Here’s the problem. American liberalism has largely lost contact with the biblical and republican traditions that have traditionally given birth to a vision of the common good. We need to face the simple truth: liberal morality in America emerges from the negotiation between separate selves. We select the norms and rules that seem good to us with little reference to the shared moral principles that shaped our nation.
American conservatism, in a panic scramble to protect the ancient verities, consistently ignores the passion for freedom and justice at the heart of both the scriptures they espouse and the republican traditions they claim to emulate.
When I entered the Ph.D program at Southern Seminary in Louisville in 1989, I spent half a year reading through the collected works of Yale church historian Jaroslav Pelikan. In that same year, Pelikan, by then an old man, summarized his guiding philosophy for US News and World Report:
Tradition is the living faith of the dead; traditionalism is the dead faith of the living. Tradition lives in conversation with the past, while remembering where we are and when we are and that it is we who have to decide. Traditionalism supposes that nothing should ever be done for the first time, so all that is needed to solve any problem is to arrive at the supposedly unanimous testimony of this homogenized tradition.
Liberals are so afraid of the “dead faith of the living” that they have largely silenced the “living faith of the dead.” In reaction, conservatives cling to the faith of the dead with admirable tenacity, forgetting “where we are and when we are and that it is we who have to decide.”
Blessedly, Americans (myself included) are mostly conservative-liberal hybrids who are capable, in our better moments, of appreciating the strengths and weaknesses of the competing ideologies of our day. Our three-decade love affair with mass incarceration demonstrates how far we have wandered from the compassionate egalitarianism that shines and shimmers through both the biblical and republican narratives. Our insane suspicion of Latino and Islamic immigrants places us far from the liberating gospel of Moses and Jesus; or the inclusive political vision of Jefferson and Madison. Our weak-kneed groveling in the presence of corporate America renders us incapable of rendering to God the things that are God’s. Our craven assumption that prison bars and fighter jets can satisfy our security needs places us in the spiritual tradition of Pharaoh, Caesar, Tiglath-Pilesar and Nebuchadnezzar.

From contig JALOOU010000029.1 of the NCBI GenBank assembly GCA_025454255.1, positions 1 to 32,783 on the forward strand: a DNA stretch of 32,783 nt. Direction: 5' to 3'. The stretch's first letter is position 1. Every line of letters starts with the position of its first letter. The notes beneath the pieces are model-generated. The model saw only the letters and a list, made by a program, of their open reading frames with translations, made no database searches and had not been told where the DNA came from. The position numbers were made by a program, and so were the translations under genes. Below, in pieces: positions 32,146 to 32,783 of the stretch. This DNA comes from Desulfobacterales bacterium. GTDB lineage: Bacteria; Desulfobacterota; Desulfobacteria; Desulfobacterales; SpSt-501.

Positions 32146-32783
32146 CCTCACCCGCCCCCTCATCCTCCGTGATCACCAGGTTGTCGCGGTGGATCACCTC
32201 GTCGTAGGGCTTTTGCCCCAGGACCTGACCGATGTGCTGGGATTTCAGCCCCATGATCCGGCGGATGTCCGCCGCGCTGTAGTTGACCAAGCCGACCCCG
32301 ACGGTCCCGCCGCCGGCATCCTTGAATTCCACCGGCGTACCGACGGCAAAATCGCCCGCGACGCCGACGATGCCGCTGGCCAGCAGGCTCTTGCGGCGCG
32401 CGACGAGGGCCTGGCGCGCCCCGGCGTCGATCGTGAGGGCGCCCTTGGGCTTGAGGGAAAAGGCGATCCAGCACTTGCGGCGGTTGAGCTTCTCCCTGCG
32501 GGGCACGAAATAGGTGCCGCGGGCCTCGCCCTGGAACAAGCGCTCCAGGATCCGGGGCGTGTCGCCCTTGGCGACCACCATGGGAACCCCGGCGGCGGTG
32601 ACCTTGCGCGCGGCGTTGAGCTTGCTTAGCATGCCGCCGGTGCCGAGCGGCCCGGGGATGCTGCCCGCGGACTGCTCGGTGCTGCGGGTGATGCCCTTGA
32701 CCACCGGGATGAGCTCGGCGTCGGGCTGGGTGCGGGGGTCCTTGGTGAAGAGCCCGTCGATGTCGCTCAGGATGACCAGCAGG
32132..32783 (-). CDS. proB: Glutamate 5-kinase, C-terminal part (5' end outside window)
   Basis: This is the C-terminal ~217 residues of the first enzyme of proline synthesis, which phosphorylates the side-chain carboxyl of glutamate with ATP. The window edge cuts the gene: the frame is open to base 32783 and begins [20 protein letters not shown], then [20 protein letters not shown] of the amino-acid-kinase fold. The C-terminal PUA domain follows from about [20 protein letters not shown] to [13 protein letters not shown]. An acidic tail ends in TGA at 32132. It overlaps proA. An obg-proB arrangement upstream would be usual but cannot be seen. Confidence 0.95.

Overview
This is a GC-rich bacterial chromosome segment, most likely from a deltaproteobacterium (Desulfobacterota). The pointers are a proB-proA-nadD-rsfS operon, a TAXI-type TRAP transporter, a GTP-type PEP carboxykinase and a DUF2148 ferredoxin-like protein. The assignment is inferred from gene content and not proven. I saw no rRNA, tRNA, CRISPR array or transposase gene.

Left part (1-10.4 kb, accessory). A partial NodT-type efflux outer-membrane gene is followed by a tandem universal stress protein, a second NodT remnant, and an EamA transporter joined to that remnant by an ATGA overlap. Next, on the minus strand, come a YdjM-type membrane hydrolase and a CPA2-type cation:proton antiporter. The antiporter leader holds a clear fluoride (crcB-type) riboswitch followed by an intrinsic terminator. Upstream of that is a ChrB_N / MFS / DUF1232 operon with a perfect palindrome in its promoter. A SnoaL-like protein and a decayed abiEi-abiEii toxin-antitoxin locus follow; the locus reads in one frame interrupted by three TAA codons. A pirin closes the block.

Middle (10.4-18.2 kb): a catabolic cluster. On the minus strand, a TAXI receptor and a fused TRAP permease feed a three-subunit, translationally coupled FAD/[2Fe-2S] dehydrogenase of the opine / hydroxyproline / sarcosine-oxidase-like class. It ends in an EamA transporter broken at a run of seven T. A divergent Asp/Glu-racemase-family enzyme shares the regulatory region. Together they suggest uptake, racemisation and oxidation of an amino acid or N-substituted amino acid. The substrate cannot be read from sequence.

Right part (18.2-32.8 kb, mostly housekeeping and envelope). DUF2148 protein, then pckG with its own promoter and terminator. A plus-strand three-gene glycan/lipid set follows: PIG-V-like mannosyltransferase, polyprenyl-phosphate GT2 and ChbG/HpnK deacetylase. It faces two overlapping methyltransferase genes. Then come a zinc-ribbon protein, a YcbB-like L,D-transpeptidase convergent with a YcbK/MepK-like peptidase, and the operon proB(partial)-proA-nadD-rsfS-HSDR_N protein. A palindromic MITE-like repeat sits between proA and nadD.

There are no prophets among us, and precious few patriots; but the foreign country of the past beckons still.
I leave you with an extended quotation from Habits of the Heart and the good news that the book can be purchased at Amazon.com for as little as one American penny.
If we are not entirely a mass of interchangeable fragments within an aggregate, if we are in part qualitatively distinct members of a whole, it is because there are still operating among us, with whatever difficulties, traditions that tell us about the nature of the world, about the nature of society, and about who we are as people. Primarily biblical and republican, these traditions are important for many Americans and significant to some degree for almost all. Somehow families, churches, a variety of cultural associations . . . do manage to communicate a form of life, a paideia, in the sense of growing up in a morally and intellectually intelligible world . . .
In short, we have never been, and still are not, a collection of private individuals who, except for a conscious contract to create a minimal government, have nothing in common. Our lives make sense in a thousand ways, most of which we are unaware of, because of traditions that are centuries, if not millennia, old. It is these traditions that help us to know that it does make a difference who we are and how we treat one another . . . Indeed, we would argue that if we are ever to enter that new world that so far has been powerless to be born, it will be through reversing modernity’s tendency to obliterate all previous culture. We need to learn again from the cultural riches of the human species and to reappropriate and revitalize those riches so that they can speak to our condition today.